Julian Song Inside the image maker’s photographic fantasy world

A photograph of male model Huang Liyang and female model Li Qian seemingly flying through the sky surrounded by the skyscrapers of nighttime Shanghai.
WordsGem Fletcher

Nothing is quite what it seems in Julian Song’s photographs, and that's precisely how he likes it. From two-headed cats and underwater skateboarders to flying sword fighters and dresses made of french fries, the Chinese image maker subverts everyday scenes with playful humor and uncanny irreverence to create a visual world that is distinctly his own. He walks Gem Fletcher through the creative ideas behind some of his favorite images.

A photograph of model GuyuTong dressed in a white bridal dress as she rides a red motorcycle through a quaint alleyway.

Audacious, irreverent and satirical. These are just some of the words that encapsulate Julian Song’s images. Over the last seven years, he has built a reputation for delivering creative ideas that embody playful contrasts, pushing at the edges of the brief to make sure when a viewer encounters his work, they always have to look twice. When I speak with him—him at home in Shanghai, me in London—I’m struck by his calm and introverted demeanor, a world away from the exuberant visual world he has created.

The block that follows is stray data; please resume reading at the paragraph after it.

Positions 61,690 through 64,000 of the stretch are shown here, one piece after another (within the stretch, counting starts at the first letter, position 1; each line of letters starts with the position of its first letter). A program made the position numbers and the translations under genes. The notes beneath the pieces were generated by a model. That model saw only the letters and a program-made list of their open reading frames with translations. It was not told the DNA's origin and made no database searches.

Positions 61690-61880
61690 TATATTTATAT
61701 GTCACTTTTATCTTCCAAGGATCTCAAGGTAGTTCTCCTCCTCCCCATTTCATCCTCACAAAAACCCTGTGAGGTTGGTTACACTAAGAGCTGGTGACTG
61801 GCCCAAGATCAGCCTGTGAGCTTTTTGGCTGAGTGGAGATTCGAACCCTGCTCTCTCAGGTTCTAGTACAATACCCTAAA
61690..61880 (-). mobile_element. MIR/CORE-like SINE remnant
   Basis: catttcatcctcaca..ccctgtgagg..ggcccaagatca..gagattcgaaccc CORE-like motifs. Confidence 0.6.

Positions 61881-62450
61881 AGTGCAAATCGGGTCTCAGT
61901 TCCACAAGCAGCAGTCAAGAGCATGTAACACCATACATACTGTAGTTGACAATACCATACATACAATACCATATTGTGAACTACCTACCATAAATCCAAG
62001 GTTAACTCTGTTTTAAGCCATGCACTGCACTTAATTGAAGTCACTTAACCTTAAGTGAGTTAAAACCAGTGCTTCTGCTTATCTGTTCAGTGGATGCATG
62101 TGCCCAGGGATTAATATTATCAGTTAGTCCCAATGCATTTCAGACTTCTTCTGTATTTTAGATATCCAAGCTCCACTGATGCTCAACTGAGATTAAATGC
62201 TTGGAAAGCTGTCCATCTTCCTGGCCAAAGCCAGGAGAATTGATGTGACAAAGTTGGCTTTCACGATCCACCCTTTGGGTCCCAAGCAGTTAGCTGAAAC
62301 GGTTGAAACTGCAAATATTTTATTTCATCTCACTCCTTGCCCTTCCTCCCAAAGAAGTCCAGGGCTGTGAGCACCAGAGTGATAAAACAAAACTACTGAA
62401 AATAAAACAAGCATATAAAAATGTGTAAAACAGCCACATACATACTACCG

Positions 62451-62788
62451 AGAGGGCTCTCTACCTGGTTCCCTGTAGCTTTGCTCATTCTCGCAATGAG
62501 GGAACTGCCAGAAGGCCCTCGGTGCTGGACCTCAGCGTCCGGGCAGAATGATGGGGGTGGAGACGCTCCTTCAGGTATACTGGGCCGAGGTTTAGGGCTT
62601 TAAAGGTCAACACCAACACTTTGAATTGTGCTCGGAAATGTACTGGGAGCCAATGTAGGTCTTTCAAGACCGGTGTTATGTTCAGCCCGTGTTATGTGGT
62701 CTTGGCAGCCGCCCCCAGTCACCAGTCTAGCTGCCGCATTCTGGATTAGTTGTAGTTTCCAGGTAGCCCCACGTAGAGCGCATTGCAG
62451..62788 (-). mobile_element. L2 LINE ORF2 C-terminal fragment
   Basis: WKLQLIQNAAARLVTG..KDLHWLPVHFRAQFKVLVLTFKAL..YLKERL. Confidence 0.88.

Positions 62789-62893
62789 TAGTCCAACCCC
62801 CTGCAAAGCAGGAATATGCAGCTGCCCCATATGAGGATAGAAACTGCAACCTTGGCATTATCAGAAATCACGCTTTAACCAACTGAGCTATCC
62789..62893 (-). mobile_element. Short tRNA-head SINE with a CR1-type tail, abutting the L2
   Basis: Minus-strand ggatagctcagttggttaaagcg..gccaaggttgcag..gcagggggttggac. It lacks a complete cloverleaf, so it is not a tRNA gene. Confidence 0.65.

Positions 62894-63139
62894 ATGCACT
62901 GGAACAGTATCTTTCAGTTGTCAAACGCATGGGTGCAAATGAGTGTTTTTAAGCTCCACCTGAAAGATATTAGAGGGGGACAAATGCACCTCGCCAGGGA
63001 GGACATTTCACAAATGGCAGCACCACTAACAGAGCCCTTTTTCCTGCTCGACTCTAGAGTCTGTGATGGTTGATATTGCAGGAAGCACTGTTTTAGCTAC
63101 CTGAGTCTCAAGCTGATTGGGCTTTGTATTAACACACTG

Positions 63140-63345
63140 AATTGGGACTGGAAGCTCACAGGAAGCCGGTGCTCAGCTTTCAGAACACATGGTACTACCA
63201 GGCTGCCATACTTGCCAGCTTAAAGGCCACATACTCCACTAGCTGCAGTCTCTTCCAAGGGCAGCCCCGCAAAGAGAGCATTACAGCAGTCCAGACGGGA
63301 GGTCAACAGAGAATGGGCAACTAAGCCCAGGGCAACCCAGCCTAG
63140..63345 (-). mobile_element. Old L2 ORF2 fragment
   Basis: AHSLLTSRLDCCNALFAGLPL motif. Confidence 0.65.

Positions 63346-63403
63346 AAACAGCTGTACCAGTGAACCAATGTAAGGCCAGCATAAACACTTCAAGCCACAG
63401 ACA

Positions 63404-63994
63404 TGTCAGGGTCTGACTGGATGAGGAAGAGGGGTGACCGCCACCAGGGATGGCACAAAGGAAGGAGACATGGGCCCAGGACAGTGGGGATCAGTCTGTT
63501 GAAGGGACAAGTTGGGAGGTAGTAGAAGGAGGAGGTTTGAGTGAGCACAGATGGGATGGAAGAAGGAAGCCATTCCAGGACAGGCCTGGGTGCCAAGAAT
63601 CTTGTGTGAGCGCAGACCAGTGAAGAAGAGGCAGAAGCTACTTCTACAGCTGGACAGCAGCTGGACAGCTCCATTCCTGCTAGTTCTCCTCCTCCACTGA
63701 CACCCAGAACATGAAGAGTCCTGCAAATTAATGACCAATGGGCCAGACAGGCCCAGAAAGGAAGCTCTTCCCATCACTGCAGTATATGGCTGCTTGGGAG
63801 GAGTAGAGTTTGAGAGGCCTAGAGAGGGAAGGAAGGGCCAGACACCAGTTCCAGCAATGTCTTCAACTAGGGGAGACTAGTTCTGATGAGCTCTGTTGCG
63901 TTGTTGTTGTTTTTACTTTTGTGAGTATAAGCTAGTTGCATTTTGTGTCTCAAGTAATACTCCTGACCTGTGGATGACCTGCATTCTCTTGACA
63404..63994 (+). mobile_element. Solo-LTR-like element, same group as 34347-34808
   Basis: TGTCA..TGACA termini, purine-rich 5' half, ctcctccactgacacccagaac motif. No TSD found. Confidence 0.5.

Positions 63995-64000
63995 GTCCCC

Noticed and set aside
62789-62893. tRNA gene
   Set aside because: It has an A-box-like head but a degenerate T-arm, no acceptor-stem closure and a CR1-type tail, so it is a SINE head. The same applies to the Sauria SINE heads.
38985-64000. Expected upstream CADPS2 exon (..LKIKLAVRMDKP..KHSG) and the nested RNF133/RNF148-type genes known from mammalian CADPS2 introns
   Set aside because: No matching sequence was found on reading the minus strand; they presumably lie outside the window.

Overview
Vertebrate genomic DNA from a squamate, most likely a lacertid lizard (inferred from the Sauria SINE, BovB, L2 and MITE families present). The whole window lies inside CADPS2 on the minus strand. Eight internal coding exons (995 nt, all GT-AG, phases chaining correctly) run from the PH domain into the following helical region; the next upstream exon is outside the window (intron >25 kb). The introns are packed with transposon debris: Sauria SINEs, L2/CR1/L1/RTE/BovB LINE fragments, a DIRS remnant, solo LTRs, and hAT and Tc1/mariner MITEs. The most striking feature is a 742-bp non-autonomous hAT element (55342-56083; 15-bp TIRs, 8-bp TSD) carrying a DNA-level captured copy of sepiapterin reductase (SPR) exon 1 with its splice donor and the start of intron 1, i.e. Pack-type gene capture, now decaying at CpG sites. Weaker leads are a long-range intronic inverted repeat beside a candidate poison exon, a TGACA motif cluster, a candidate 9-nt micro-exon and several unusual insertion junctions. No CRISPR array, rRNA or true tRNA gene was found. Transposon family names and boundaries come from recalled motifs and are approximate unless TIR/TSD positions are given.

“I don’t like to travel. I just like staying home with my dogs,” Song tells me. “I’m more interested in watching other people’s lives and being inspired by that.” TikTok is the source of much of his observation. He engages in a sort of digital anthropology in which he extracts idiosyncratic social gestures and emerging pop culture trends from the fringes of the internet to inspire his projects.